No matter how hard you try, bad things are going to happen sometimes to innocent animals. But if you take the responsibility for pulling an animal from a shelter, you need to be prepared to do your level best to ensure that you have made that animal's life better. You can't just herd them on a truck and hope for the best, without any plan for how to protect them if things don't work out as you'd hoped. A true rescuer leaves every placement hoping desperately for the best, but with a safety net in place just in case. If you're just putting dogs on trucks and patting yourself on the back as the truck rolls away you have dangerously NO idea of what may happen to those dogs. You might as well have put them in a barrel and tossed them over Niagara Falls. They may survive, they may not, they may be placed with someone who loves them, but they may be placed with someone who beats them, who lets them run under a car, or who gets tired of them and dumps them in a kill shelter. If you haven't foreseen these possibilities and put protections in place to try to avoid them then you haven't saved those animals, you've just delayed their deaths.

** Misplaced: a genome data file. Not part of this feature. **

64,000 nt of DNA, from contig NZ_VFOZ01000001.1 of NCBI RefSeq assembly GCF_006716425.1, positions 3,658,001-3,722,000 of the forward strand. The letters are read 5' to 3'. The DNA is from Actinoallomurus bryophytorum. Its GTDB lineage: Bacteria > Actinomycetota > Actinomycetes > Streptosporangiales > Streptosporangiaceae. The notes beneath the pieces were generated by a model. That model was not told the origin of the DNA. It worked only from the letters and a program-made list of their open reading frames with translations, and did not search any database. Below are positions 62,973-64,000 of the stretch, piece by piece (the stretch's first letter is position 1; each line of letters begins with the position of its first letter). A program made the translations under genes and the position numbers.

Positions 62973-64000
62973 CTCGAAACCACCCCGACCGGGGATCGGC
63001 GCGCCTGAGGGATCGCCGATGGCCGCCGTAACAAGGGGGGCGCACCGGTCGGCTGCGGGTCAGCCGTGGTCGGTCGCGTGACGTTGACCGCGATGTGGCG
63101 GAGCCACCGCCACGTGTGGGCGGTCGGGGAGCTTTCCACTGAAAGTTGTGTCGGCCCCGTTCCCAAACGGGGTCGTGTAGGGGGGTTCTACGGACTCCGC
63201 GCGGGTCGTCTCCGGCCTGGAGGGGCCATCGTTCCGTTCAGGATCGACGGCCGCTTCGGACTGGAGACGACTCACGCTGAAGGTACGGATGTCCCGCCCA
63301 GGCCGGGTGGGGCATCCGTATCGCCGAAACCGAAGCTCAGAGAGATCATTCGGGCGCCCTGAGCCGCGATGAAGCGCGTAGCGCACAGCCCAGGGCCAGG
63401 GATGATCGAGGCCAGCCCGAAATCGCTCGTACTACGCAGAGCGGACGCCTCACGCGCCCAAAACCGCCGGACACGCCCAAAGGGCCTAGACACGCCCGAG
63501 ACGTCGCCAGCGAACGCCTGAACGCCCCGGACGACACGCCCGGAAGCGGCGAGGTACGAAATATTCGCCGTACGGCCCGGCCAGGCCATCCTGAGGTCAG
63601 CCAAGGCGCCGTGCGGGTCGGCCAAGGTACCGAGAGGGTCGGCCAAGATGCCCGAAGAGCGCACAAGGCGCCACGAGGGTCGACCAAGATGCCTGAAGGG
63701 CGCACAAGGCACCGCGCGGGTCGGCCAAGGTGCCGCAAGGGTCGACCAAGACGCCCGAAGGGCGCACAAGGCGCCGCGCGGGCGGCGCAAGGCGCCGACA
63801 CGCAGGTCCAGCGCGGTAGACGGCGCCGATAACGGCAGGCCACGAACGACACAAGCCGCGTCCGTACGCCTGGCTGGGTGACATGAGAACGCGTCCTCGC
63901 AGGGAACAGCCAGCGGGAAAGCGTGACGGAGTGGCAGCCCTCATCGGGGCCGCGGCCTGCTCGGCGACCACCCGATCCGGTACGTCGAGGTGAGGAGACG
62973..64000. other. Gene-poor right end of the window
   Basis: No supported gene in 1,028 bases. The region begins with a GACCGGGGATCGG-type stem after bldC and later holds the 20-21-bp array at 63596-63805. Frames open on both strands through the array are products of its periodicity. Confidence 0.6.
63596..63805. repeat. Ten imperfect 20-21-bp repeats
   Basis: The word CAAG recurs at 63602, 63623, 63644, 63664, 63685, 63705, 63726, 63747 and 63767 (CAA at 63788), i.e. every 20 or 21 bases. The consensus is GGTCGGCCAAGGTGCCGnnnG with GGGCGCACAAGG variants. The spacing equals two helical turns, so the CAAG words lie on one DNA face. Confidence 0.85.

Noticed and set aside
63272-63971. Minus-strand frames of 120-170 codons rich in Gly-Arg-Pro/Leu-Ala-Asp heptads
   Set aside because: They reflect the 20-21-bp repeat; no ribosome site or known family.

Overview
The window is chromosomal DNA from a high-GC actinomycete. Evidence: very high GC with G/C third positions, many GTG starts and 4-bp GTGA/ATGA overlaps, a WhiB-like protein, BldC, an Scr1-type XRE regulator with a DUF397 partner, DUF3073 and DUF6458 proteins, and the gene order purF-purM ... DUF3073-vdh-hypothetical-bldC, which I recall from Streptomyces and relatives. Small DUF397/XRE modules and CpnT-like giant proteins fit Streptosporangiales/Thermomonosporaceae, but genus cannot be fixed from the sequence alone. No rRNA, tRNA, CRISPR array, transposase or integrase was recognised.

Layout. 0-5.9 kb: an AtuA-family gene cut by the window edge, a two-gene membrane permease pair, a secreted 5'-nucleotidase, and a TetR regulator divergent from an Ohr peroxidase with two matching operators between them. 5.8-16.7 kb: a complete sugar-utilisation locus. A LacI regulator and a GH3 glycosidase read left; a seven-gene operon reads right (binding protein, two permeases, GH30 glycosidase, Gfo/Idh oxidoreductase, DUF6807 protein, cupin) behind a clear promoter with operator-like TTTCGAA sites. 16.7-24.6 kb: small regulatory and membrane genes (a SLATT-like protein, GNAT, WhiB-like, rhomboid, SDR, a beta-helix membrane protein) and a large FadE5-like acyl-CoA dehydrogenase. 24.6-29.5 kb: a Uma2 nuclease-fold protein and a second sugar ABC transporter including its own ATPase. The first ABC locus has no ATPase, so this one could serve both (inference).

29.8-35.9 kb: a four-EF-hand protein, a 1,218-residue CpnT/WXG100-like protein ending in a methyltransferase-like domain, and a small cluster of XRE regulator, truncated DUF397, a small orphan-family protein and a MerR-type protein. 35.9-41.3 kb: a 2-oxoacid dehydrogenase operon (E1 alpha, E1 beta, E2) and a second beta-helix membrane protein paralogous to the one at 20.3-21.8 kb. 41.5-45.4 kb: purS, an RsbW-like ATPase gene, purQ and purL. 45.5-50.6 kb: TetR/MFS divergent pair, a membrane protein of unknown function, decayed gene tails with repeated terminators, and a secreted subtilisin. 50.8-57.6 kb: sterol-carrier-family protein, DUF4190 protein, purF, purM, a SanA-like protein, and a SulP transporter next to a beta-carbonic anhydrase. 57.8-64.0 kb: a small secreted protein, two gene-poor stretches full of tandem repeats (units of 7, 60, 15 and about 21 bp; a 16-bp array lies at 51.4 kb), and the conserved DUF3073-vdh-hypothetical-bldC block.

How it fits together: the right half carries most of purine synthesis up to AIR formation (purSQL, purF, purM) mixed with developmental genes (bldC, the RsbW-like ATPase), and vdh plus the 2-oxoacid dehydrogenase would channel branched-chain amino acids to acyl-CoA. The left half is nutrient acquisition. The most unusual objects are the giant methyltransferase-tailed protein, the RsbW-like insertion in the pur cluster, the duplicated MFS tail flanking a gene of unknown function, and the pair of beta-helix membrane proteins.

Rescue isn't about feeling good about yourself and congratulating yourself, it's hard and scary and stressful. And that's if it's done as right as it can be in a world that is very, VERY dangerous for animals.

If shelters would assist in transport operations then this would not occur. Killing of unwanted dogs and cats is an easy fixand a punishment to the unwanted animals not the ignorance of owners.
Do shelters educate adoptprs about what will occur if they take the animal and return it or lose it and it is returend to the shelter? NO!!! Cats and dogs need to be spayed or neutured before they are adopted. Some shelter employees make too much money, thus taking from the very animals they are suppose to care for and require assistance. Shelters need to communicate to other states to find out how they can better assist in unwanted animals being homed and rehomed-NOT EUTHANIZED!!!! Stop taking the easy way out and "HELP OUT" instead....